In November the TC receives two Madagascar Ploughshare Tortoises from the Pingtung Rescue Center in Taiwan. They were the first individuals of this species legally imported into the United States in over 40 years. With fewer than 1,000 Ploughshare Tortoises left in the world at that time, the establishment of ex situ assurance colonies was of critical importance. The TC hires Dr. Paul Gibbons, one of the world’s preeminent reptile veterinary experts, as Managing Director and Veterinarian of the BCC.
We received eight additional Ploughshare Tortoises from our partners at Kadoorie Farm and Botanic Garden in Hong Kong, followed shortly by an adult male that had been in the U.S. for 40 years. We now had a total of 11 animals including an adult male and two adult females.
In January of 2011, the BCC underwent its five-year recertification inspection by the AZA. To quote the inspection report, “This facility is growing into a high standard, maturing AZA facility as evidenced by the collaboration among the Board, staff, and consultants working toward a dynamic conservation organization.”
The BCC campus also expanded to accommodate additional species and the fruits of its exceptionally successful captive breeding efforts. To facilitate this expansion, the TC purchased additional property adjacent to the original BCC campus. This allowed for more space for people and chelonians alike. Animals were provided with larger grazing areas, and housing for additional guests, visiting scientists and interns was added to the property. The BCC continued to evolve into a place where conservationists, scientists, and researchers from around the world could come to meet and work.
The TC’s mission continued to broaden, with new species at the BCC and new projects in the field. Part of the TC’s mission has always been to increase public awareness of the immense challenges facing turtles and tortoises around the globe. To this end, we were fortunate enough to have features detailing the history of our founders and the TC, and our work with Ploughshare Tortoises, published in The New Yorker magazine and broadcast in a feature segment on CBS’s 60 Minutes.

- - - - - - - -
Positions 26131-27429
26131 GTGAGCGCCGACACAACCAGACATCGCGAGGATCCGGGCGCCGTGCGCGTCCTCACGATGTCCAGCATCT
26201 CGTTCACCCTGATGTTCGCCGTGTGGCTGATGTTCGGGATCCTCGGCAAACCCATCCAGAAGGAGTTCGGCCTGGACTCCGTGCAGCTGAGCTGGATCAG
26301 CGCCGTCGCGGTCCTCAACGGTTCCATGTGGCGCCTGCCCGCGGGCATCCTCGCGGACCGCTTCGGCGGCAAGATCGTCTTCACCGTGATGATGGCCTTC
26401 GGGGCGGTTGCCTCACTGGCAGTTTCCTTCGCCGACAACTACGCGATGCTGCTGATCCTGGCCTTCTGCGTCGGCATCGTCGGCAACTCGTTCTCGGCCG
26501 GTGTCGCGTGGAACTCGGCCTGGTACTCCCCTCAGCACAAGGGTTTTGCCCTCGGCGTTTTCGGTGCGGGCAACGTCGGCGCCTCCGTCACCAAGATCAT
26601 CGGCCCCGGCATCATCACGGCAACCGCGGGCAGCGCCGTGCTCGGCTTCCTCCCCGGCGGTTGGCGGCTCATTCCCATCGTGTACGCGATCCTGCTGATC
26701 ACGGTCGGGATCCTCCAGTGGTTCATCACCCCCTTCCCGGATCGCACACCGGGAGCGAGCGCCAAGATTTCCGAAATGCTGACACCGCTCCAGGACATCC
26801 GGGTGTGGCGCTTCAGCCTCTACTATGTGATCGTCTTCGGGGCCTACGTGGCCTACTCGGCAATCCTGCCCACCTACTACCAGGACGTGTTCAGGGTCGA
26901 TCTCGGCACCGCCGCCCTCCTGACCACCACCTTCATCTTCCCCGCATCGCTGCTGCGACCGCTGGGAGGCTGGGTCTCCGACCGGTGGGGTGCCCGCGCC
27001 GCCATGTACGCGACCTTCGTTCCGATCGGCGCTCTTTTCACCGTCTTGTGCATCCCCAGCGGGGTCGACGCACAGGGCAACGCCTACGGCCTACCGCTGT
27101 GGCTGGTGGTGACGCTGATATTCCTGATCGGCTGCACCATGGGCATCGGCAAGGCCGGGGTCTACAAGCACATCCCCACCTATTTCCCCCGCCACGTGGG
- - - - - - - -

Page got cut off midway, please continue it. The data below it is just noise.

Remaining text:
We also published the first issue of our magazine, The Tortoise, a publication aimed at reaching people who are not yet passionate about turtle conservation, igniting their passion for conservation and encouraging them to support it.
Partnering with Kadoorie Farm and Botanic Garden the TC sent 5 Golden Coin Turtles that had been hatched at the BCC back to Hong Kong where Kadoorie is planning to release them back into the wild. This was the first time turtles hatched in the U.S. were sent back to their range country, and represents the highest and best outcome for conservation through captive breeding.
Realizing that the job of managing the Conservancy had outgrown the capabilities of a volunteer Board of Directors, the TC hired its first Executive Director, Ross Popenoe.
The Turtle Conservancy continues to flourish and is constantly expanding both its in situ and ex situ efforts to save the world’s remaining populations of turtles and tortoises employing a creative combination of both time-tested and unique conservation strategies. The TC has active in situ projects in China, Madagascar, Guyana, India, Mexico, Nicaragua, Pakistan, South Africa, and the United States.